The key of this system is to generate exact obstacle edges using only one image. I tried many methods and finally wrote the program using canny edge detection, texture features and adaptive learning methods to detect obstacle edge( the yellow squares are haar feature points used to calculate distance):

Extracted ground features:

Outdoor ground extraction  experiment results:

My mentor recommended to to register a patent for this algorithm. Now I’m considering: it can also be used to do mono SLAM using a camera with a view-range of about 60 degree. Now I’m working hard on this and I’ll upload the experimental results here soon.

[Nov.6 Updated] I strengthened the mechanical structure and added a Canon camera:

[Nov.12 Updated] More testing videos, I’ll soon release the rendered map generation results.

[Dec.6 Updated]Here’s the map of our laboratory using my SLAM algorithm:

Feature points obtained from a single frame in the omni-vision video stream:

Yesterday I went outside and tested the improved navigation algorithm, it’s very robust now.

Next, I’m going to work on my graduation thesis project, mainly focusing on stereo-based autonomous navigation. The depth recovered from stereo camera is quite accurate within 25 meters,  so I’m confident the system will be much better than the current monocular omni-directional navigation system.  My final goal is to place P3-AT at the south gate of my university, give a GPS coordinate, and let it guide itself to the north gate without global maps or GPS checkpoints.  There’re a lot of works to do on stereo SLAM, path planning, traversable area segmentation and robot dynamics control. Tomorrow I’m going to install the Bumblebee2 stereo camera.

[Dec.7 Updated]

Self-made R2-D2 telepresence robot

Inspired by Rovio, I decided to build a low-cost telepresence robot which processes audio and visual information on the upper computing unit. I contacted some of my friends and classmates from different majors and founded a group to start the building process.

First we designed the outward appearance and inner circuits and mechanical structure:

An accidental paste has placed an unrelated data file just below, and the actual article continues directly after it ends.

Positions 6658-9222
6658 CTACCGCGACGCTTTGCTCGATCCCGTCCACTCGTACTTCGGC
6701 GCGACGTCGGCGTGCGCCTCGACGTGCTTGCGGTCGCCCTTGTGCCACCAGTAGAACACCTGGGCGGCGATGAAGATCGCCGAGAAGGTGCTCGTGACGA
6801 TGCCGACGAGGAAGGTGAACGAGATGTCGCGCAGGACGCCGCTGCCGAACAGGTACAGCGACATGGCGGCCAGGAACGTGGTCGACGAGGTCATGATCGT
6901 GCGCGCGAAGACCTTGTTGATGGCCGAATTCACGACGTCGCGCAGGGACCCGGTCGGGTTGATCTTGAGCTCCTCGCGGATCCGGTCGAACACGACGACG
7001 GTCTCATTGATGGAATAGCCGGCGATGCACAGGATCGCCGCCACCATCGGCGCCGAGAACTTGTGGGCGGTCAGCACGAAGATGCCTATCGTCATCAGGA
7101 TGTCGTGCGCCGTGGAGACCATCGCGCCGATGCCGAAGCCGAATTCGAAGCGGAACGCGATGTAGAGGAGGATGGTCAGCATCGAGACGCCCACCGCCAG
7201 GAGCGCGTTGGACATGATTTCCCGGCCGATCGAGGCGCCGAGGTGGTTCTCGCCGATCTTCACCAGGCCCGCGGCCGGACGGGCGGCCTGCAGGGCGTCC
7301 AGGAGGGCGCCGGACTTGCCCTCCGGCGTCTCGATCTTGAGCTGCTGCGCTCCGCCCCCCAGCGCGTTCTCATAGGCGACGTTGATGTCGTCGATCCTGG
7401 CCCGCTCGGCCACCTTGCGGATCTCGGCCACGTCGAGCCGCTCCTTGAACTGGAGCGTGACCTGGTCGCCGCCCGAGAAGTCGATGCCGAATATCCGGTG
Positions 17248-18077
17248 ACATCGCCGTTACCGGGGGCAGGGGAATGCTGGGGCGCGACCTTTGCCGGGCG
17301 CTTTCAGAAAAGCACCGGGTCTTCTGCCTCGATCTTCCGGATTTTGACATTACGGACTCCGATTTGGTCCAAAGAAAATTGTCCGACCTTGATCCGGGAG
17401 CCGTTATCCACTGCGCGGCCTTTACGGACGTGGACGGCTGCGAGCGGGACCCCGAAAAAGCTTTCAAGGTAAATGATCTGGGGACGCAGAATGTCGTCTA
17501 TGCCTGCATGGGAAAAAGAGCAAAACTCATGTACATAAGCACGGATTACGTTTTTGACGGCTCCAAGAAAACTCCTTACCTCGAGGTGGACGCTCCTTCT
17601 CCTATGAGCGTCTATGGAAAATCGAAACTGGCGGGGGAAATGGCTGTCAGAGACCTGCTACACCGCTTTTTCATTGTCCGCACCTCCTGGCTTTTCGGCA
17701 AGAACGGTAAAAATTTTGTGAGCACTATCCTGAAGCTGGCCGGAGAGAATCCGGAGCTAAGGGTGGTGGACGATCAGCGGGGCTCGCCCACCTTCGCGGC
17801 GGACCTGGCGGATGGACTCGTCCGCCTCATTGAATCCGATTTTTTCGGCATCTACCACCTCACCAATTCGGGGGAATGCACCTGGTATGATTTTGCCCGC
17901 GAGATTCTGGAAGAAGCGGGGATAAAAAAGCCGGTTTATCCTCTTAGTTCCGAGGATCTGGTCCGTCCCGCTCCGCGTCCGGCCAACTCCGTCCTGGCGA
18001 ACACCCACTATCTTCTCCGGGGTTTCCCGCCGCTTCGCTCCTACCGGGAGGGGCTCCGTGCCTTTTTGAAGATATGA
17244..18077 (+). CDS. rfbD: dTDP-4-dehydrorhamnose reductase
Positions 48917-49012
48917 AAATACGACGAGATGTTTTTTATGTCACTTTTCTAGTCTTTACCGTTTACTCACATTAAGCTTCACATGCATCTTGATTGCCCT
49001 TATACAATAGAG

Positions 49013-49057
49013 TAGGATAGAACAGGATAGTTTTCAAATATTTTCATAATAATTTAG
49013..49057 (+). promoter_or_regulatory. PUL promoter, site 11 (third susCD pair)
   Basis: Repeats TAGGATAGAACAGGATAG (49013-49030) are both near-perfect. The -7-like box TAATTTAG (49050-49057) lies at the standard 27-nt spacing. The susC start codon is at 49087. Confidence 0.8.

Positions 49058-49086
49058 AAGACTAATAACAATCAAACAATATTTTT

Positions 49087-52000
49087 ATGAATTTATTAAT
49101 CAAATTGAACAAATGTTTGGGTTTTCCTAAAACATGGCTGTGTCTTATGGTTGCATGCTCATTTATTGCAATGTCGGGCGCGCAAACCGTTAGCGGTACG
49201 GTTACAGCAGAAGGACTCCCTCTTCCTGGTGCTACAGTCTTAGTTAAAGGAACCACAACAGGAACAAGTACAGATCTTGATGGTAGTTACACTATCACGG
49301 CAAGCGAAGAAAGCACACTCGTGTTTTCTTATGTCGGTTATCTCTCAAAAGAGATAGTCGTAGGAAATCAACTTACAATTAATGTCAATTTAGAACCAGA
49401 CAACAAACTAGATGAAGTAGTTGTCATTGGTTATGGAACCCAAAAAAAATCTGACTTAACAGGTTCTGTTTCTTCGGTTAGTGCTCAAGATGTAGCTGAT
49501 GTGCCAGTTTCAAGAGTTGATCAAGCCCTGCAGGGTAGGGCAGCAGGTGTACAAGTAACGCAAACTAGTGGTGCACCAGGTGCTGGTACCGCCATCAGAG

Then I use a CNC machine to build the chasis and installed three AC gearmotors, the output power and gear reduction ratio is carefully calculated:

We made the amplify and optocoupler input drive circuits:

The bottle on the left is a micro  fire extinguisher facility and I want to install it into the robot so it can use its own IP camera to recognize fire and extinguish the fire automatically.

I also added a lazer sensor, a fischertechnik robotic arm, a microphone and two speakers and finished its PIC controller and wireless data transmission module:

Finally I finished the programs and visual navigation algorithms:

Test drive:

Fully automatic visual flame detection:

Obstacle avoidance:

Demo video here:

Introducing my new robot “Black Swan”

Recently I pay more attention to hardware building. I need a robot that is agile and fast with a small turning radius and long endurance.

I modified a P3-DX robot base and added a stereo cam to my setup.

Inserting the controller into the base:

The main controller board:

Robot base and main power motherboard:

Upper structure:
Nearly finished:
Differential drive and a caster wheel, looks like DARPA’s LAGR robot platform:

[Updated Feb.28, 2011]

I finished the program on real time disparity map generation:

[Updated March 11, 2011]

Now the program can do real-time point cloud generation and camera pose estimation:

[Updated April 6, 2011]

Oudoor experiment result: